Extracted features of the training set images must

be available

2.1 Principal Components Analysis

Principal components analysis (PCA) is one of the

methods applied for dimensionality reduction of a

dataset while retaining most of the information in

the dataset. The principal components analysis

method is based on the following assumptions:

Dimensionality of the dataset can be efficiently

reduced by linear transformation

Information of the dataset is concentrated in

those directions where input data variance is

maximum

Assume ‘N’ number of resized images are contained

in the training set. Every resized image I(x, y) is a

matrix of size n x n of 8-bit gray scale intensity

values. Initially, the training set images are formed

into a single rectangular matrix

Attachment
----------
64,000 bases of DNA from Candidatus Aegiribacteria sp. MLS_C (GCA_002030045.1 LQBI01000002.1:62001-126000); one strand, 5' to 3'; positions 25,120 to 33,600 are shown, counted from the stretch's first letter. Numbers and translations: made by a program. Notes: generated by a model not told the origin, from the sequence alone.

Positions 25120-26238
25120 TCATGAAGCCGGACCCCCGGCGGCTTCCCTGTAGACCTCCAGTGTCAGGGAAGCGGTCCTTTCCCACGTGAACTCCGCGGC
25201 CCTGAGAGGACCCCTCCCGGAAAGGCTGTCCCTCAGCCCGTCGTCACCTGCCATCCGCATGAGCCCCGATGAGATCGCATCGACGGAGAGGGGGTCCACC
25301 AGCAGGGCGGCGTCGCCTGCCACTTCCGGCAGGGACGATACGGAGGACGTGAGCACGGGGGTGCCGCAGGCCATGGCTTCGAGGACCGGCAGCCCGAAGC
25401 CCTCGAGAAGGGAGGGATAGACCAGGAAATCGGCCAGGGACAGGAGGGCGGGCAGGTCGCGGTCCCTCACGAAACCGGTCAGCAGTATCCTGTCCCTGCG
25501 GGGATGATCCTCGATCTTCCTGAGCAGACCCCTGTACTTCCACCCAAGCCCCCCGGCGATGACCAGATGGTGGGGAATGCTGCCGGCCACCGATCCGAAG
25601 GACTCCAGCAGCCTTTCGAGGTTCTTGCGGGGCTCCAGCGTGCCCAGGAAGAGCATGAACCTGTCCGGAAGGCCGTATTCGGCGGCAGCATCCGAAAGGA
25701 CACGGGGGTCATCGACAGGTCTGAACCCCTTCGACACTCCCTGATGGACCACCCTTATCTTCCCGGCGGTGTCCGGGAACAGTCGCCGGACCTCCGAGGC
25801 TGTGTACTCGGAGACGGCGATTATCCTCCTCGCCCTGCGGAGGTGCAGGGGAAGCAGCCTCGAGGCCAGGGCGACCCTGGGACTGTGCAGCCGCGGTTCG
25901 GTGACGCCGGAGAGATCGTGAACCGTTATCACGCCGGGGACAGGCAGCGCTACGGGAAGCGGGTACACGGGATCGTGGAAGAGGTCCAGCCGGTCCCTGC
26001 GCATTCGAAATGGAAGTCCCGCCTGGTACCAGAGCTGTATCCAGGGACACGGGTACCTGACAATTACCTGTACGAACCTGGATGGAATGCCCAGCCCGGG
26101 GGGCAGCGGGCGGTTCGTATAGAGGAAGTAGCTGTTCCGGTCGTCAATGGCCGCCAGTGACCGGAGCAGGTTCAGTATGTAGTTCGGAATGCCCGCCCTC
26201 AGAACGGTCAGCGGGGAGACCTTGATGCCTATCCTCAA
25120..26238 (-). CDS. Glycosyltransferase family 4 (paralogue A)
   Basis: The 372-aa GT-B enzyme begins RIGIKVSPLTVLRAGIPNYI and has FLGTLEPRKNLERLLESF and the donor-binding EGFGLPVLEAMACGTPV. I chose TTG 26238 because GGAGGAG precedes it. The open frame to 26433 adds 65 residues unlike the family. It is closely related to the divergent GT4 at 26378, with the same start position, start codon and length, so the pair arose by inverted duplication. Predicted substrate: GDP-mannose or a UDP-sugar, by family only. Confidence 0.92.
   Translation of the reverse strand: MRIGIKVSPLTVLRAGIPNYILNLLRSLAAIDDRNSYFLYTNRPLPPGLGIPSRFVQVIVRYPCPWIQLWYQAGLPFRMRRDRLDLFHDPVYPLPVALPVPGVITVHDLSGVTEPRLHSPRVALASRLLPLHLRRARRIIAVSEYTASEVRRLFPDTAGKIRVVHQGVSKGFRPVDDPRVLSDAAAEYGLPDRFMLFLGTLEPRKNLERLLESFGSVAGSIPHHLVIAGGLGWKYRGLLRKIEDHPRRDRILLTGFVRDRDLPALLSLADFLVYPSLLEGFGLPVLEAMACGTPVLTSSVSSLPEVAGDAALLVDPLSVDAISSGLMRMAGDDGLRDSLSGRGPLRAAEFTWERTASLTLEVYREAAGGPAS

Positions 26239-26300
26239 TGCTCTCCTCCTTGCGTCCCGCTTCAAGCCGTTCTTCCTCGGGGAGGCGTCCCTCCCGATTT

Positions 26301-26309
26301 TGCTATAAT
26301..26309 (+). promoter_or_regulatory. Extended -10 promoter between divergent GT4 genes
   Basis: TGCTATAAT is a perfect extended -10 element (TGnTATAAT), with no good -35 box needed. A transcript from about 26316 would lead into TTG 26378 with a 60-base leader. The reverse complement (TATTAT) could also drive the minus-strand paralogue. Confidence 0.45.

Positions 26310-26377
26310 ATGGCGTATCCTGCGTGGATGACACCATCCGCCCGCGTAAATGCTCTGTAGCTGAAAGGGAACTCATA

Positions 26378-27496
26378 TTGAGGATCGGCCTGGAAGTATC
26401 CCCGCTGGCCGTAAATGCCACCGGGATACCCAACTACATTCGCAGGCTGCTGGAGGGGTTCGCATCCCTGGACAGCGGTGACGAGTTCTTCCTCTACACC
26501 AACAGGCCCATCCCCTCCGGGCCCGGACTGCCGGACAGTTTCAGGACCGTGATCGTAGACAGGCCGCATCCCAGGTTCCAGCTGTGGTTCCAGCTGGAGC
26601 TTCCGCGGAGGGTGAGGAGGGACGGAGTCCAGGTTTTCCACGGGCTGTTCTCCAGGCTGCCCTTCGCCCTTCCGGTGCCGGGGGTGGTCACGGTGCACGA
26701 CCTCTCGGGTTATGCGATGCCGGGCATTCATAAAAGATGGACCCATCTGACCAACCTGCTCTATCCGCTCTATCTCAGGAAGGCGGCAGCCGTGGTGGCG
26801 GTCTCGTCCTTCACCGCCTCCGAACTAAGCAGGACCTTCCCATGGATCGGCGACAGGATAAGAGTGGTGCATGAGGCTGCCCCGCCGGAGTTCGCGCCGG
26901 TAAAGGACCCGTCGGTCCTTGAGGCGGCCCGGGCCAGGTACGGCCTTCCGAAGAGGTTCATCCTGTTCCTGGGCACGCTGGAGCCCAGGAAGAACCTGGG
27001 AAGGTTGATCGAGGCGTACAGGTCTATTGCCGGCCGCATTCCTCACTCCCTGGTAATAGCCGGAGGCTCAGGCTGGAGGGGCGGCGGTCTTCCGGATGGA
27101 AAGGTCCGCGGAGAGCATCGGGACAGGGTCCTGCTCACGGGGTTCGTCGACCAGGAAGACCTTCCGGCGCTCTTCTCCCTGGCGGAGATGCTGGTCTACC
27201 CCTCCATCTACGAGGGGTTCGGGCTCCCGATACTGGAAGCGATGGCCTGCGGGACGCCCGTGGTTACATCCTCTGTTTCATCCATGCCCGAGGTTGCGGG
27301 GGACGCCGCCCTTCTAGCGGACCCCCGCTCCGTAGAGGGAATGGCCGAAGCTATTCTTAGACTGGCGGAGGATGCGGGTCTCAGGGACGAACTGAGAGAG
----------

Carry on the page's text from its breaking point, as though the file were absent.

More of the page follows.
of size n

2

x N.

⋯

(1)

Using Eq. (1) as an input, eigenimages are then

computed by applying the PCA method (Belhumeur,

Hespanha, and Kriegman, 1997). The result of

principal components method is given by Eq. (2).

(2)

where , and represent eigenimages matrix,

score matrix and eigenvalues vector respectively. In

the next step, images are projected onto the subspace

Structural Synthesis based on PCA: Methodology and Evaluation

351

of eigenimages to compute the coefficient matrix

(Turk and Pentland, 1991). The subspace of

eigenimages is selected from the number of non-zero

elements contained in the eigenvalues vector. The

coefficient matrix is represented by Eq. (3) and Eq.

(4).

μ

(3)

…

,

(4)

where ,

and μ represent coefficient matrix,

subspace of eigenimages and column wise mean of

respectively. m corresponds to the number of

non-zero elements of . The subspace of the

coefficient matrix is dependent upon the selection of

desired number of eigenimages in

. The selection

of desired number of eigenimages in

is given by

Eq. (5).

, 01

(5)

where

and represent the scalar parameters

responsible for deriving the subspace of coefficient